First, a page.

Re: linux-2.6_2.6.38-5_m68k.changes ACCEPTED
On 15/05/2011, at 5:40 AM, Thorsten Glaser wrote:
another thing – can we have CONFIG_DEVTMPFS_MOUNT=y on m68k?
While udev works, it doesn’t work pleasurably and delays booting
by several minutes on the fastest VMs, which end up having a load
of >20 when one can finally log in, and except for a symlink in
/dev/fd things work without it; waldi said that, normally, the
initramfs is supposed to mount devtmpfs, but as m68k doesn’t have
one (and klibc doesn’t work on it yet, although I’ve made some
progress with that too, but even then I’m not certain whether
all bootloaders used support initrd) I was wondering if we can’t
enable this in the kernel.
At the moment, precisely half of my VMs boot without udev and
with devtmpfs.mount=1 on the kernel command line.
Oddly I've had a similar conversation with Finn Thain. When we were
working on Debugging the 2.6.37 kernels I had. Here's his solution to
creating a static /dev from the devtmpfs.
On 21/03/2011, at 5:23 PM, Finn Thain wrote:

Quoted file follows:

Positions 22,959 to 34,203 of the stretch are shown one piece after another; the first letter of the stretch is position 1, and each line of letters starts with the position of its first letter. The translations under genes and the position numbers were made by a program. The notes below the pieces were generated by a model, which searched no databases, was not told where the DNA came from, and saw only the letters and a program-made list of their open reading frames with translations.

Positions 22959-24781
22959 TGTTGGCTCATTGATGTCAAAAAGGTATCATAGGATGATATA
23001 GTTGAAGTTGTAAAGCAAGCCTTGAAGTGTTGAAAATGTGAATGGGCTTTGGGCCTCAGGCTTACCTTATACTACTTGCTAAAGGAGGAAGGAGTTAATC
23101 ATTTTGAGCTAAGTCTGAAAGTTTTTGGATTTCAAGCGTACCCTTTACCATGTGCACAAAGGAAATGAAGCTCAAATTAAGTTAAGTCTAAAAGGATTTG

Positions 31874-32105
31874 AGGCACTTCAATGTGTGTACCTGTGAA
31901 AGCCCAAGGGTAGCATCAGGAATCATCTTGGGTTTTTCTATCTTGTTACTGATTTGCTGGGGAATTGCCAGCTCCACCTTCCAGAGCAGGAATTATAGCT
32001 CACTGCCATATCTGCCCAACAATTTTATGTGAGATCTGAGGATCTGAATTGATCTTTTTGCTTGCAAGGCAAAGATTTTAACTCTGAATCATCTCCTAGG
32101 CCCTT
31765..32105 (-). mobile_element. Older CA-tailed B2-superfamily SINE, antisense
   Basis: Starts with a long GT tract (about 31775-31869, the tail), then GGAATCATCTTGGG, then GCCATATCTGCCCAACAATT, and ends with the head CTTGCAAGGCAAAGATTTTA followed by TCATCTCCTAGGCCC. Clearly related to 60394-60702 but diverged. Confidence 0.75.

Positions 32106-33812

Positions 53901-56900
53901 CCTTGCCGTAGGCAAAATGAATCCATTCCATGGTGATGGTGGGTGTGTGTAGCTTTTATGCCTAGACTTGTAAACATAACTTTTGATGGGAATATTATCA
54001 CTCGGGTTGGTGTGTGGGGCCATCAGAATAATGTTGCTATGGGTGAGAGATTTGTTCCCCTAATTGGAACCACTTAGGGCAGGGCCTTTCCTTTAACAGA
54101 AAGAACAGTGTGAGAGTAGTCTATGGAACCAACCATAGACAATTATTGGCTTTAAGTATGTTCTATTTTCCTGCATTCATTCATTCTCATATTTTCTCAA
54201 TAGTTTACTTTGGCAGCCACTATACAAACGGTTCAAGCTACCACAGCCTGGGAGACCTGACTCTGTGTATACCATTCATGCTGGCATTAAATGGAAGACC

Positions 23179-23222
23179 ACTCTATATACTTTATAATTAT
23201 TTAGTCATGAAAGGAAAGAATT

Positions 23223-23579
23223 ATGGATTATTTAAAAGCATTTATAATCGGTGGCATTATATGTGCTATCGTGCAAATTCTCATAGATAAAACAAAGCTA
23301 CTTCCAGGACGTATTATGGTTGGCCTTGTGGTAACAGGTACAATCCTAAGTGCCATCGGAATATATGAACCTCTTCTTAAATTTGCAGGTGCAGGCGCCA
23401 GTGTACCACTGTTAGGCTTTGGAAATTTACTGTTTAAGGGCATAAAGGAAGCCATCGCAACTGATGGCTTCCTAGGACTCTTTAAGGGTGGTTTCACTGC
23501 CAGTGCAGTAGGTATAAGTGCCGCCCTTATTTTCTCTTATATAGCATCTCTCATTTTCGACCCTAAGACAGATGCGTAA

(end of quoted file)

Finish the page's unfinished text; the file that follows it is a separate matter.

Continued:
The other problem (as I mentioned) is that udev doesn't seem to be
Now, you can compile a recent kernel so that the kernel automatically
mounts a devtmpfs pseudo filesystem on /dev. Or you can get udev
which is supposed to start at boot time and mount a tmpfs psuedo
filesystem on /dev and populate it with the necessary device nodes.
But it is much more robust if you don't depend on those mechanisms
that's why the installer populates /dev). For robustness, you need a
static /dev on the root filesystem (not just a dynamic one on a pseudo
filesystem mounted at /dev).
There's a number of solutions to this problem that don't involve new
kernels. One way to do it is to copy the device nodes from devtmpfs
root filesystem as follows.
First, make sure nothing is mounted on /dev; i.e. if you are going to
work on /dev, you need to know that /dev is the root filesystem and
some pseudo fs.
# df / /dev
Once you've confirmed that / and /dev are the same fs, you can do
# mkdir /mnt
# mount -t devtmpfs none /mnt
# tar -C /mnt -c null console zero tty* sd* rtc* random urandom |
tar -C /dev -x
# umount /mnt
# mkdir /dev/pts /dev/shm
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